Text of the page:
Cunning Chronograph: Tortuous Timing -

Cunning Chronograph: Tortuous Timing

As you may recall from Steve Manley's recent column over on EE Times (see Cunning Chronograph: One Ring vs. Three Rings?), it appears that Adafruit's NeoPixel library messes up the micros() timing function.

This isn’t all that surprising when we come to think about it; the micros() timing function relies on interrupts, but Adafruit's NeoPixel library disables interrupts whilst it's using its show() function to stream the data out of the Arduino microcontroller to the NeoPixels.

Having said this, the fact that the micros() function is affected is a bit of a blow to me personally, because I was intending to use it as part of a cunning plan — indeed, a plan so cunning we could pin a tail on it and call it a weasel (as Black Adder might say).

Then I remembered that my chum Ivan was waffling on about this a few months ago. In the case of Ivan's cunning chronograph entry, he was thinking about employing a real-time operating system (RTOS), but he decided this might be overkill, so he ended up using a simple interrupt-driven scheduler called leOS (little embedded Operating System), which was created by Leonardo Miliani.

As you might imagine, having something like the Adafruit NeoPixel library disabling interrupts isn’t good news when you are using an interrupt-driven scheduler. Thus, Ivan ended up using a WS2812 library, which was created by a guy called Tim (see Tim's Blog) and “lightly tweaked” by the folks at (See also my column Using WS2812-based NeoPixels in embedded systems.)

Thus, I decided to take a look at Tim's library and perform a few experiments of my own. If you are interested in playing with this library yourself, click here to download a compressed file called . This contains three files called WS2812.h , WS2812.cpp , and light_ws2812.cpp , along with a folder containing some usage examples. Make sure you have exited the Arduino IDE, create a folder called WS2812 under your Arduino/libraries folder, copy the WS2812.h , WS2812.cpp , and light_ws2812.cpp files into your new WS2812 folder, and then re-launch the Arduino IDE.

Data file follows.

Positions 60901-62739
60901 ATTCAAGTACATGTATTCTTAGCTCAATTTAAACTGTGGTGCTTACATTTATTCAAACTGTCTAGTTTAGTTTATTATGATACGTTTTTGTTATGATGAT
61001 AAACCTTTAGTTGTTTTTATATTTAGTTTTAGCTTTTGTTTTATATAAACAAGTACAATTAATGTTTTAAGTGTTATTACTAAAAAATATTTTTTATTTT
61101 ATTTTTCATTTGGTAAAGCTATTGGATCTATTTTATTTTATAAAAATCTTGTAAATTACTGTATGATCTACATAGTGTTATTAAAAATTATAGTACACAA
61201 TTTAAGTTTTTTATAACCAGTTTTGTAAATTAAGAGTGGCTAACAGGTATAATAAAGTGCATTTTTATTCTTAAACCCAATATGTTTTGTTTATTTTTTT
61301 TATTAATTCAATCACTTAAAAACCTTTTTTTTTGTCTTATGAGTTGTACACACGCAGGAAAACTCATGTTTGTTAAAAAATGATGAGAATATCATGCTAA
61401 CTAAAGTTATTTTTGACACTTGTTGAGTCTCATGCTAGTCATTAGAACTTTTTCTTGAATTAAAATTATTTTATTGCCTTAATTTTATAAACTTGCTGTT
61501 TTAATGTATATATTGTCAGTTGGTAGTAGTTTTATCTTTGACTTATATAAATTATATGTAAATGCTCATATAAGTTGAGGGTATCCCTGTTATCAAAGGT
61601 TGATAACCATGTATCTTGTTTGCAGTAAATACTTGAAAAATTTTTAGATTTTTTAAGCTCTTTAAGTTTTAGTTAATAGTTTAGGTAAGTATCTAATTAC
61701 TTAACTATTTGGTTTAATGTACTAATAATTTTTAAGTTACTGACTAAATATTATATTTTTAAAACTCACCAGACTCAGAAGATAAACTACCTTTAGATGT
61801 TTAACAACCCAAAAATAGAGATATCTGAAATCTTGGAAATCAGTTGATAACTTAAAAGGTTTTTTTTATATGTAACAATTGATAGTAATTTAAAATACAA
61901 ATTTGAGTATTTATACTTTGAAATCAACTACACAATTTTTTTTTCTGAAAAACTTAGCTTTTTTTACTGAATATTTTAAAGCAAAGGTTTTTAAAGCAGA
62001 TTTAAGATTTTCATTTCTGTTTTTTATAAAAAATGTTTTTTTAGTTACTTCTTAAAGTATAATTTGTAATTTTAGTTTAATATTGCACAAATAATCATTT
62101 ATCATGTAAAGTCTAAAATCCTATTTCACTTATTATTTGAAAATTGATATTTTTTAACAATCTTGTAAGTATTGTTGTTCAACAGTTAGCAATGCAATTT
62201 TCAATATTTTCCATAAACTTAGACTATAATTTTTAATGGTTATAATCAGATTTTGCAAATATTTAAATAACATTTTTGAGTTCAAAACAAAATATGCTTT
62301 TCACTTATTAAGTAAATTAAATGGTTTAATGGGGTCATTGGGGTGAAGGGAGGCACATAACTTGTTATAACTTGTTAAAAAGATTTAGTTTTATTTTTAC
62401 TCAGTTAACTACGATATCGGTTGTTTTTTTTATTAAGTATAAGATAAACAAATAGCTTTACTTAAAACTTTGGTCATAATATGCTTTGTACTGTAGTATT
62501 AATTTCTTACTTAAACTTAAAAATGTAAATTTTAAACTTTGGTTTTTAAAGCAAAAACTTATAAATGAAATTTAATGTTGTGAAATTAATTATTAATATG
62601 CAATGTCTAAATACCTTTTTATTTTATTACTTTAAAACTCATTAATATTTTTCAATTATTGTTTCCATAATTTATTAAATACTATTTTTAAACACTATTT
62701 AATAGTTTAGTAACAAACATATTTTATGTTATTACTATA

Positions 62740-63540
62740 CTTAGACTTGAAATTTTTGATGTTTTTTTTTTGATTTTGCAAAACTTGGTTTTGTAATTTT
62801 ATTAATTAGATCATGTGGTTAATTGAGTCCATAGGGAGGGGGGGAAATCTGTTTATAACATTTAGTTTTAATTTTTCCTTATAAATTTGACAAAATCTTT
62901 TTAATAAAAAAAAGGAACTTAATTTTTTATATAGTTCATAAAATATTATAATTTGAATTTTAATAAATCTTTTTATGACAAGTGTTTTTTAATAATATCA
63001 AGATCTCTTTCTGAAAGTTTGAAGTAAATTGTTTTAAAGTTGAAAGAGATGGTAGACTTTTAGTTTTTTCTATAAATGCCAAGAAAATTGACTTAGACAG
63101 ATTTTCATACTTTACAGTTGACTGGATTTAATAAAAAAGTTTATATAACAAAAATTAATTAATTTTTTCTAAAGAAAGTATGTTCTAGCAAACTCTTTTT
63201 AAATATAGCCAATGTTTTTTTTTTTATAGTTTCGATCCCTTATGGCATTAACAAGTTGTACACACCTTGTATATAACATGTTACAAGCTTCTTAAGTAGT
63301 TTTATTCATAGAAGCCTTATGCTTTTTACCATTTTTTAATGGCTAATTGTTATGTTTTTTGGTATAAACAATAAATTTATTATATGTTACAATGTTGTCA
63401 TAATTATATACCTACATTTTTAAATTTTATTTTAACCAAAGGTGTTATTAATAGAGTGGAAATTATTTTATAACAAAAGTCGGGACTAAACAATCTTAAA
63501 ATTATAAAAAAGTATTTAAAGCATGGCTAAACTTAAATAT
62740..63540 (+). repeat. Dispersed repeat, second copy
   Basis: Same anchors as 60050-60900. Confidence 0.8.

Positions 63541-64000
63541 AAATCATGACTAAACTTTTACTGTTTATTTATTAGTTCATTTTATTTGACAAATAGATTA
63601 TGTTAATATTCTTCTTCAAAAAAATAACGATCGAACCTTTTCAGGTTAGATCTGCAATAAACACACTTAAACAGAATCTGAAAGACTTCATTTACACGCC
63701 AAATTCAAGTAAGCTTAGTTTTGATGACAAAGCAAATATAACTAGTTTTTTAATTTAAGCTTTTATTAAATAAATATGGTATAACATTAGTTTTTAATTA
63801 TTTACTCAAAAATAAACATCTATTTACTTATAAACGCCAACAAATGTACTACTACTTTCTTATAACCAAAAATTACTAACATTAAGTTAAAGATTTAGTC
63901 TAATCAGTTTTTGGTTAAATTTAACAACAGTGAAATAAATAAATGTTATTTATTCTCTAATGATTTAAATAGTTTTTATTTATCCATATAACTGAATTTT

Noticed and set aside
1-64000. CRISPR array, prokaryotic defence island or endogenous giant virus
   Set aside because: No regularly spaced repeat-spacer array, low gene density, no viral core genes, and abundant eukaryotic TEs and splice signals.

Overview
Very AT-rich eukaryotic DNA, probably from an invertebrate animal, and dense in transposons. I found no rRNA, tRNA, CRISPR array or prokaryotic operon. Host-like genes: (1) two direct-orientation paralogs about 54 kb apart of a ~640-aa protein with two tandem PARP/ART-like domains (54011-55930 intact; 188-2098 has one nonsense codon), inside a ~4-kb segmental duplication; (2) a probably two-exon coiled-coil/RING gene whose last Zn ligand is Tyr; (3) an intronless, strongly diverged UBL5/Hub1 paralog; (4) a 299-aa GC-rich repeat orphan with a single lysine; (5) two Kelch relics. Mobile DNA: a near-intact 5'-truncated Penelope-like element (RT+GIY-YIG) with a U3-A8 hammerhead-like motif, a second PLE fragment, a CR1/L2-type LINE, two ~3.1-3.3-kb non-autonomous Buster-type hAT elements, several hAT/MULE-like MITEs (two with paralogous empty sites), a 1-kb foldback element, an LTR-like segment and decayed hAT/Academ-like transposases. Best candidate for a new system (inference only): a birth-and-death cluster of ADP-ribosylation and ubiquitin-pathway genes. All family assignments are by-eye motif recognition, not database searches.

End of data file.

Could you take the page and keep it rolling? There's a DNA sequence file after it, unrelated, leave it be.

First of all, I re-wired the three rings in my clock (60 pixels, 24 pixels, and 12 pixels) to form a single 96-pixel entity. Next, I created a simple program using the Adafruit NeoPixel library (click here to see the source code for this test).

This program loops around, first setting the red, green, and blue elements of each pixel to 0xAA (binary 10101010), and then turning them all off again. Even though we know there are problems, we call the micros() function before and after we call the show() function to stream the 0xAA data out to the NeoPixels.

We also use Serial.println() calls to output the delay values from this test. The results were as shown below:

As I say, we already know from Steve's experiments that the results from this first test are going to be inaccurate, but at least it gives us a starting point. The fact that the output values bounce around between 856 and 866 microseconds wasn't too surprising because the micros() function has a resolution of four microseconds (i.e., the value returned is always a multiple of four) on the Arduino Uno I'm using, and we might expect a tiny bit of “jitter” caused by the timing loops in the underlying code. However, the occasional 1884 value was something of a surprise.

Next I created an equivalent test using Tim's library (click here to see the source code for this test). The results are as shown below:

The fact that we are now talking about values in the millisecond range didn’t surprise me; I expected larger values than the previous test because this library doesn’t disable the interrupts. Nor did the fact that the results wander from 1116 to 1120 microseconds perturb me for the reasons discussed previously, but I have to admit that the occasional 92 values were a bit of a surprise.